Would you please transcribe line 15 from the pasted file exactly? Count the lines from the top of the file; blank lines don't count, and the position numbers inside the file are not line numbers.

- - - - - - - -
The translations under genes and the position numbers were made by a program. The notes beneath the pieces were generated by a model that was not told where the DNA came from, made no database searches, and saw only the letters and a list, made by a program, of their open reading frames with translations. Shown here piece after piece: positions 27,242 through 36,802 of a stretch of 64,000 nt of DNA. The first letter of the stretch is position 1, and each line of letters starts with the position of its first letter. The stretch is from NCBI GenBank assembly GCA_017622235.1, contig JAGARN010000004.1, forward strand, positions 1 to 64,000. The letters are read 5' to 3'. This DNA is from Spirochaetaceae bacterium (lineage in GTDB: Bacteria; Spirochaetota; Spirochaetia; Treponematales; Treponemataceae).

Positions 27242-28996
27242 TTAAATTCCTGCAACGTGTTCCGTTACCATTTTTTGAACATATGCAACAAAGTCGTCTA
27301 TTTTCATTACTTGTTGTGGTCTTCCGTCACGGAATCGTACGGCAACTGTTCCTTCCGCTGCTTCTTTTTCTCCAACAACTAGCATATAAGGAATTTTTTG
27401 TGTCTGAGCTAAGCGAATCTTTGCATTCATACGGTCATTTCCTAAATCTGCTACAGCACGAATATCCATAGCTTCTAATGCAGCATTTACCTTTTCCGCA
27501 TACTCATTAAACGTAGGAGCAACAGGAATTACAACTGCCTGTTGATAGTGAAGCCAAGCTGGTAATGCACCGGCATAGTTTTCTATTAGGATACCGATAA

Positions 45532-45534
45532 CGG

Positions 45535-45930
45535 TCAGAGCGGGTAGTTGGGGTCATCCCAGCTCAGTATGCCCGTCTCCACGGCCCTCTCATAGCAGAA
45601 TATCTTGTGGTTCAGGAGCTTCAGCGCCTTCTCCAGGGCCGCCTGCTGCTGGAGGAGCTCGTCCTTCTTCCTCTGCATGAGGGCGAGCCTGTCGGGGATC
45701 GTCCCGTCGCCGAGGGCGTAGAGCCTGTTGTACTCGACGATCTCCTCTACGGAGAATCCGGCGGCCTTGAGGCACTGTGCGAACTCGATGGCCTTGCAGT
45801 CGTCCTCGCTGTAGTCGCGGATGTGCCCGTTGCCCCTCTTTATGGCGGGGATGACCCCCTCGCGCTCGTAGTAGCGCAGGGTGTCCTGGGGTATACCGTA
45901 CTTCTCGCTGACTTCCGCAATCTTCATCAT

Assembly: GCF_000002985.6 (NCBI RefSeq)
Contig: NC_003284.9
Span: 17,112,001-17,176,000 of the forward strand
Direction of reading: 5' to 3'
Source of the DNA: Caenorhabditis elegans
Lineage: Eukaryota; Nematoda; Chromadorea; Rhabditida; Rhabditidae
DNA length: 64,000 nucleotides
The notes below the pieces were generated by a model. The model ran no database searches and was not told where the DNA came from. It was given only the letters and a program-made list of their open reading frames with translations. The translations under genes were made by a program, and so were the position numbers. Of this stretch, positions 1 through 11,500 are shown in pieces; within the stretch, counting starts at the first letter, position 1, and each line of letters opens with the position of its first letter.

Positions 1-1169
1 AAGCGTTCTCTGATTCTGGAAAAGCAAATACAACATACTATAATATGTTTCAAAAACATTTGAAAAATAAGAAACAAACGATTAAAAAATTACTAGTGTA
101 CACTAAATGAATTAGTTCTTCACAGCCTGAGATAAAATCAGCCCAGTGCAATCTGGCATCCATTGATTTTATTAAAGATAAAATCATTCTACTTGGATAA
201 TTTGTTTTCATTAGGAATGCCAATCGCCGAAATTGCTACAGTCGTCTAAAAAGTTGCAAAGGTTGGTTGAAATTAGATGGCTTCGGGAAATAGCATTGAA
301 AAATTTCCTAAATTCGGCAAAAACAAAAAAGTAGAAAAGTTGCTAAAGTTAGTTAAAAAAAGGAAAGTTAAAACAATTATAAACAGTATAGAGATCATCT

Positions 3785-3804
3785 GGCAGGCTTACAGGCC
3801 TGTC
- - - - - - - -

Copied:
Assembly: GCF_000002985.6 (NCBI RefSeq)